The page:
On October 22, 2012, over 5,000 people gathered in front of the BC Legislature in Victoria to protest tar sands pipelines and tankers.
From the Defend Our Coast website:
What we witnessed today was the very embodiment of “grassroots.” First Nations and environmental leaders may have been the organizing force behind Defend our Coast, but the thousands gathered at the BC Legislature weren’t for the most part “activists” as such. Far from it. They were Canadians of every imaginable kind – fishermen and nurses, mothers, grandmothers and children – students and professionals – teachers and tradesmen and retires. They were Canadians who had made the decision to take a stand against a development in the tar sands that benefits only the smallest (and wealthiest) portion of the population, but leaves everyone alive on this planet with a diminished future and dire climate consequences.
As we speak, Texas energy giant, Kinder Morgan is transforming Vancouver’s Burrard Inlet into an export facility for dirty oil. The expansion of the Trans Mountain Tar Sands Pipeline, which already transports 300,000 barrels of oil a day, will mean an increase to 750,000 to 1.1 million barrels a day. If this happens, it will bring an extra 300 to 400 supertankers a year into Burrard Inlet, greatly increasing the chances of accidents and spills in the narrow passage.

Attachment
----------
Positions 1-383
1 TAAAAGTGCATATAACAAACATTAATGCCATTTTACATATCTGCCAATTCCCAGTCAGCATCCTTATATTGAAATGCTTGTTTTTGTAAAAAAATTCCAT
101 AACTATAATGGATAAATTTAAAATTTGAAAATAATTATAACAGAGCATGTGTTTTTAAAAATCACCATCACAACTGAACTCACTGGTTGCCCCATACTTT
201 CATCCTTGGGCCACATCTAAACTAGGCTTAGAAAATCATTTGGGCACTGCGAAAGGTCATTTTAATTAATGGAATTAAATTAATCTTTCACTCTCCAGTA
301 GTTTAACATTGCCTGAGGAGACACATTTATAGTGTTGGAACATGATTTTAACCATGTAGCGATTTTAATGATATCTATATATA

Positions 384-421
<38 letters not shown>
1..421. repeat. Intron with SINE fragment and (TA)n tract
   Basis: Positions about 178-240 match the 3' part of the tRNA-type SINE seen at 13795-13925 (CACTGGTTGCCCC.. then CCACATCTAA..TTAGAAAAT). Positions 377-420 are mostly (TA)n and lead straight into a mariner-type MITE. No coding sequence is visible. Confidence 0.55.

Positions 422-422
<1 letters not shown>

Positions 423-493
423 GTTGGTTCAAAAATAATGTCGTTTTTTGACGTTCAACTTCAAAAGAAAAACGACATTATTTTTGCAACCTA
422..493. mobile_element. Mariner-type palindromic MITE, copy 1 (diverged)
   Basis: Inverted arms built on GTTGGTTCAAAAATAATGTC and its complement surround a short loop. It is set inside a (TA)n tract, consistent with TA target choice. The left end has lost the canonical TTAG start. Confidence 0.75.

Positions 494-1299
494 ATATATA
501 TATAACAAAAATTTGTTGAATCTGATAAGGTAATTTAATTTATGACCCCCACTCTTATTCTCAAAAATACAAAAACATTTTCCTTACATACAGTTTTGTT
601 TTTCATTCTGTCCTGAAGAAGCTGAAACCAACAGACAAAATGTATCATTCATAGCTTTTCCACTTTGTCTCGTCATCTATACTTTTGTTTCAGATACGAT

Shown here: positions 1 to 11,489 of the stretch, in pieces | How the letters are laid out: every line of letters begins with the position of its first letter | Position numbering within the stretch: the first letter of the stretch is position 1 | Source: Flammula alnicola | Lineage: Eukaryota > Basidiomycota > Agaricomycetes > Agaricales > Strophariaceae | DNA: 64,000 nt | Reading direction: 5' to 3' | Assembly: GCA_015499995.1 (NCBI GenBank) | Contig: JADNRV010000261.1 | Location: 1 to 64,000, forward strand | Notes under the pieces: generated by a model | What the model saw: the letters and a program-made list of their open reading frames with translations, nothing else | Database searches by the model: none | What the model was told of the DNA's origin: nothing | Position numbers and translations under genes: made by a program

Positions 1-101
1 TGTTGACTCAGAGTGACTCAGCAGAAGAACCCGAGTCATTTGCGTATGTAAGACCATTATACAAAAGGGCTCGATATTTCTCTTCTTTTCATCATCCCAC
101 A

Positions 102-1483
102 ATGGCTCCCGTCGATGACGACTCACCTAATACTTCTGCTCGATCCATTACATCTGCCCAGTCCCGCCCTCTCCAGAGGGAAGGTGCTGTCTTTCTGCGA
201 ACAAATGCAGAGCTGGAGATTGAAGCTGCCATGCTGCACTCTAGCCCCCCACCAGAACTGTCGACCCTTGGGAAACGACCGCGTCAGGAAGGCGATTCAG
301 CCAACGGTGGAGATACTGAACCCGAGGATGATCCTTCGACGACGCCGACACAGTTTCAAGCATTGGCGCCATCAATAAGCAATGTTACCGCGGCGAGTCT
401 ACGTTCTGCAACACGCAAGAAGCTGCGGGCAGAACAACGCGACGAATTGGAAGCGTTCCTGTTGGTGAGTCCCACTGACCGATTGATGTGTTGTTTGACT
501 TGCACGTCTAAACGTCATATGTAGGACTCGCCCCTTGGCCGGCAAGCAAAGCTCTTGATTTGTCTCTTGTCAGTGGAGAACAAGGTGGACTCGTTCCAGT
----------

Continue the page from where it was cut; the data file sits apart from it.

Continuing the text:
Along with the proposed Enbridge Northern Gateway pipeline, dubbed the ‘Gateway to Global Warming’, and the TransCanada Keystone XL pipeline, there is much to stand up against in the fight to reverse the global climate crisis. And, although Stephen Harper and BC Premier Christy Clark would like to ignore the threats tar sand tankers and pipelines pose to the environment and our communities, we still have a chance to make them listen. Last year’s mass mobilization against the Keystone XL pipeline in Washington, DC proved that peaceful civil disobedience can work.
Some great sites to check out for more info on oil tanker routes, pipelines, tar sands and the global climate crisis: